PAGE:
Tax Considerations for Married Couples in Business Together

A lot of businesses are family operations. When you need some extra help, the first people you look to are often the ones you know and trust more than anyone else. Or if you’re just starting a business, opening it with a loved one can make the adventure more comfortable and exciting than going about it all on your own.

One of the most common types of family operations is the husband and wife business. Married couples are truly partners in life and teaming up to make a living together can make a lot of sense.

While marriage is a partnership, business operations aren’t always as cut and dry. If you’ve been running a business on your own and your spouse starts helping out, they’re most likely an employee. But if you both launched your business together, there is a good chance you’re co-owners. There are differences between these two situations from a tax perspective so it’s important to be clear which applies to you and your spouse.

One spouse is the owner and the other is an employee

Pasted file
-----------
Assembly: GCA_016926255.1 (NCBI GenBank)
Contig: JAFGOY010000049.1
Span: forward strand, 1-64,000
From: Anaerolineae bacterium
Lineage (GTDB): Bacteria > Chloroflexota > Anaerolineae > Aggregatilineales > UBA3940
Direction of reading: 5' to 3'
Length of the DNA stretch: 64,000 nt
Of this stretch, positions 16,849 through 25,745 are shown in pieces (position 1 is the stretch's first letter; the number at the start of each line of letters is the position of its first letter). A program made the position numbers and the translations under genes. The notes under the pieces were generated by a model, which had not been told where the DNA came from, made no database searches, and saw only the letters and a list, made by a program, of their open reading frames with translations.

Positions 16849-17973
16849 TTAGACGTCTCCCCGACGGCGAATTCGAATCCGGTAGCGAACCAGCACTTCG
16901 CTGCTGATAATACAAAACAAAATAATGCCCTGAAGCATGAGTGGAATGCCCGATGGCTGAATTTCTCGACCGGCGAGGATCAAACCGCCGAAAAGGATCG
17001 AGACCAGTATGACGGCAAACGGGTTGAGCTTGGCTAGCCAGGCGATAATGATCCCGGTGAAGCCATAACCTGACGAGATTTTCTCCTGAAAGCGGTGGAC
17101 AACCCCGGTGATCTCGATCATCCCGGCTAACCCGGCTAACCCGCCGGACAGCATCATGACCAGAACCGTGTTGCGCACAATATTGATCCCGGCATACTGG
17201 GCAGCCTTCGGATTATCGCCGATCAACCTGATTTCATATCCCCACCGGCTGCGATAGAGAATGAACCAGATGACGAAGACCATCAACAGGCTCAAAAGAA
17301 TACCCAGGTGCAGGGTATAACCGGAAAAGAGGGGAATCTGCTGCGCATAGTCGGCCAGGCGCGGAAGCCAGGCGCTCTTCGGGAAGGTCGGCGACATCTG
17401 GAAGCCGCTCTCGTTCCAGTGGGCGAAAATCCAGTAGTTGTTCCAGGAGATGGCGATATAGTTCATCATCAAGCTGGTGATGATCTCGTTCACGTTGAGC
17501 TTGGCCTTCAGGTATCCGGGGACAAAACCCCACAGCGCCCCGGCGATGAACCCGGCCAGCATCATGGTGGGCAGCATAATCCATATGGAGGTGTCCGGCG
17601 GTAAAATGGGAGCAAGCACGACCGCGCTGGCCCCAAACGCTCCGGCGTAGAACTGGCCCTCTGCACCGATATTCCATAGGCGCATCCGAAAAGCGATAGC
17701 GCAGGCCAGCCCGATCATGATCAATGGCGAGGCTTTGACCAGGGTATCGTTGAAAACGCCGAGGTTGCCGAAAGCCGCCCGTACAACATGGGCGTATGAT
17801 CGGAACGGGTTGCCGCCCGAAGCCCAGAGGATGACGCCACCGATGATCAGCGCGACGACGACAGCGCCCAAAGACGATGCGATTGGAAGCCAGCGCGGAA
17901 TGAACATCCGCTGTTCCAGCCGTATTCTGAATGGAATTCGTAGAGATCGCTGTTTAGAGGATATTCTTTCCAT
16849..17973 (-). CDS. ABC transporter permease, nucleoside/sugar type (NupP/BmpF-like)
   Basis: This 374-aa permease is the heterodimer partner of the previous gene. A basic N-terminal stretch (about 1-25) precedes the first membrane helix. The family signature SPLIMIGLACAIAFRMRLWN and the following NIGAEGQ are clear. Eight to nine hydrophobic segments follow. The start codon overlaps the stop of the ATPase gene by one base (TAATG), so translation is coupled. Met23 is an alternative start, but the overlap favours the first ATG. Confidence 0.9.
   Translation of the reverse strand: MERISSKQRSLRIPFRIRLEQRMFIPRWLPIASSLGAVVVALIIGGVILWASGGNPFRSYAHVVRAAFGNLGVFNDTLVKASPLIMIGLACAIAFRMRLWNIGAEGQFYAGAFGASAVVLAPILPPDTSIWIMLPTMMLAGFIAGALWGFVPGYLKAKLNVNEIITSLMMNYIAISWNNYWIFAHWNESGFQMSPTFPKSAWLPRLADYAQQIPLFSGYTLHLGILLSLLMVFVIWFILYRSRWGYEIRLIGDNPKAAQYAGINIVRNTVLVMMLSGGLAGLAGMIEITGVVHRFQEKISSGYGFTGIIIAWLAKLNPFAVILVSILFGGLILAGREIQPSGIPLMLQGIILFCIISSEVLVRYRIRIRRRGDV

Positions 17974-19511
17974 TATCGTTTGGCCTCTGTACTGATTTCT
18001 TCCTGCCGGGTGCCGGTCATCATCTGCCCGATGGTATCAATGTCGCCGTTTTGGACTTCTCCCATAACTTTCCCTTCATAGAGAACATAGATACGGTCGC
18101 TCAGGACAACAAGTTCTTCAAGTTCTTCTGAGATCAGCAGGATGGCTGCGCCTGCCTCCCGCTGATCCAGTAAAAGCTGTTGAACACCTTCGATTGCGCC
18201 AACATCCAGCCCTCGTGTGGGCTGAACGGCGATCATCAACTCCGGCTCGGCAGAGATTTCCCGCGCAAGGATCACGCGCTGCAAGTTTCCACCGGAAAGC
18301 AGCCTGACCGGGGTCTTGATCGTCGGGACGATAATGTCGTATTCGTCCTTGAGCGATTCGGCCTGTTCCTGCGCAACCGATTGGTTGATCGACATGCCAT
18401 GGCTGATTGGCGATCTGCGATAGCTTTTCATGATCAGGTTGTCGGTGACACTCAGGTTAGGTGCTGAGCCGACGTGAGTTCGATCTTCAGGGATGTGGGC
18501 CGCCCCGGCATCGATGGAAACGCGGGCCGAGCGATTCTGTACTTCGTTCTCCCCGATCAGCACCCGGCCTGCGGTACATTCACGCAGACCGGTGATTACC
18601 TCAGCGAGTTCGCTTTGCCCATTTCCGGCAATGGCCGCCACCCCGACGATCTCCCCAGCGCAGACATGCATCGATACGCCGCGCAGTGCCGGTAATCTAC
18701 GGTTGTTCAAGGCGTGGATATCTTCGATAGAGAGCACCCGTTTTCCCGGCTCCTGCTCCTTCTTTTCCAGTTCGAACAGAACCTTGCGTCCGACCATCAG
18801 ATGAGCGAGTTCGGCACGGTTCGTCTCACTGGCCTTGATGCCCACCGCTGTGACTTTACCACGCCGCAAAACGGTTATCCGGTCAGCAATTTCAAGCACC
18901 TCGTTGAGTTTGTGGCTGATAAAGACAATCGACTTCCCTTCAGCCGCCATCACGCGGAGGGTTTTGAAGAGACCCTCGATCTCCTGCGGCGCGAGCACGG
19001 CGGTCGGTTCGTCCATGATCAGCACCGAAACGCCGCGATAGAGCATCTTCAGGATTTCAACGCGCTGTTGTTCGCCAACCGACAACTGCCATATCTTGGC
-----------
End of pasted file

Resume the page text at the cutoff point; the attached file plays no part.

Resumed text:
If one spouse runs the business on their own and hires the other to help out, the tax situation is pretty straightforward. The spouse that works for the other is an employee and subject to income tax withholding and taxes for Social Security and Medicare.

We’re partners!

Your business is considered a partnership if you and your spouse run it together and started it using shared finances or contributed equally to its launch.

Married couples that run a business together are often able to qualify as a joint venture instead of as a partnership for tax purposes. This means that each spouse files as a sole proprietor of the business and separately reports their share of the business’s income, gains/losses, deductions and credits on their own Schedule C form.

The main benefit of filing as a joint venture is both spouses receive credit for Social Security and Medicare. The Schedule C form only has one Social Security Number field, so the spouse that completes the form often gets credited for these benefits and the other does not. Filing as a joint venture means that both spouses complete a Schedule C, avoiding this problem.

In order to qualify as a joint venture, you and your spouse must “materially participate” in the business, be the only two partners of the business, file a joint tax return, and both elect to be a joint venture.

Working with your spouse has a lot of benefits. You get to be business partners with your life partner and earn a living together. Just makes sure you clearly define if they’re an employee or co-owner so you avoid any tax issues.